Inclusion, motivation, and good faith: the morality of coercion in mental hospital admission
Department of Psychiatry
*Coercion; Family; Female; *Hospitalization; Humans; Male; Mental Disorders; *Morals; Motivation; *Patient Participation; Pennsylvania; Virginia
Health Services Research | Mental and Social Health | Psychiatry | Psychiatry and Psychology
We administered a semi-structured interview to 157 patients shortly after their admission to a psychiatric hospital. In the first, and open-ended, part of the interview, patients were asked to talk about what had been going on in their lives that led to their coming into the hospital. Then, in a more structured format, they were asked more specific details about who was involved, the patients' relationships with those involved, whether any attempts were made to influence the patient to come into the hospital, and whether such attempts were perceived as fair by the patient. This article presents a qualitative review of the transcripts of a subset of these interviews. It attends specifically to patients' perceptions of the morality of attempts by others--primarily family members, friends and mental health professionals--to influence them to be admitted to the hospital, and of the morality of the process by which these influence attempts resulted in admission.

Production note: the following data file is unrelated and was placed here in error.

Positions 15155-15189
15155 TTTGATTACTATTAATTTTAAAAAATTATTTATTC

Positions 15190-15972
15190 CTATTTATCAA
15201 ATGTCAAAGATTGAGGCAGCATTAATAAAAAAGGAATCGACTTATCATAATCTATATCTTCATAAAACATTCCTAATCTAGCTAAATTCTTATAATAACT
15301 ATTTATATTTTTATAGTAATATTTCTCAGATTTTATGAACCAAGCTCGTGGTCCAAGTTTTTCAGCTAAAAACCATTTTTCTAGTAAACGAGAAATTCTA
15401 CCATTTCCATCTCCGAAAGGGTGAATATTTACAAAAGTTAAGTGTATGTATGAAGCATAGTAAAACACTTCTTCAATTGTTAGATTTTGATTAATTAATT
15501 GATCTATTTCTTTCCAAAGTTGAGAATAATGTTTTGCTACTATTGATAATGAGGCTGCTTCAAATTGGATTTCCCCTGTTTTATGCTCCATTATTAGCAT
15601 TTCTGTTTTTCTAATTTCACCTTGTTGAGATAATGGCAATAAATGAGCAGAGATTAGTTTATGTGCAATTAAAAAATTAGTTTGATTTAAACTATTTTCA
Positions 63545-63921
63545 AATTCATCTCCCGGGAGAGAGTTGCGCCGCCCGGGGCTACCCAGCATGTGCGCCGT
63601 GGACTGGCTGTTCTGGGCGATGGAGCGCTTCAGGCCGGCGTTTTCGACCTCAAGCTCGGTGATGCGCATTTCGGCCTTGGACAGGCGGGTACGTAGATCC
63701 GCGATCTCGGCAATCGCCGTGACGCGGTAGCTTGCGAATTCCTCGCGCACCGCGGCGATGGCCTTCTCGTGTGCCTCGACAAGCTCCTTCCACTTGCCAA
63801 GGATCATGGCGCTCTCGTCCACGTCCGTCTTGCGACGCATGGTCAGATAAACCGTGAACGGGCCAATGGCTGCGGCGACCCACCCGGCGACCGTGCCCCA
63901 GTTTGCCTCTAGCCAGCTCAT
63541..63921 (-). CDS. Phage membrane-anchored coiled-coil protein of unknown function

Behav Sci Law. 1993 Summer;11(3):295-306.
Behavioral sciences and the law
Bennett NS, Lidz CW, Monahan J, Mulvey EP, Hoge SK, Roth LH, Gardner W. (1993). Inclusion, motivation, and good faith: the morality of coercion in mental hospital admission. Implementation Science and Practice Advances Research Center Publications. Retrieved from https://escholarship.umassmed.edu/psych_cmhsr/80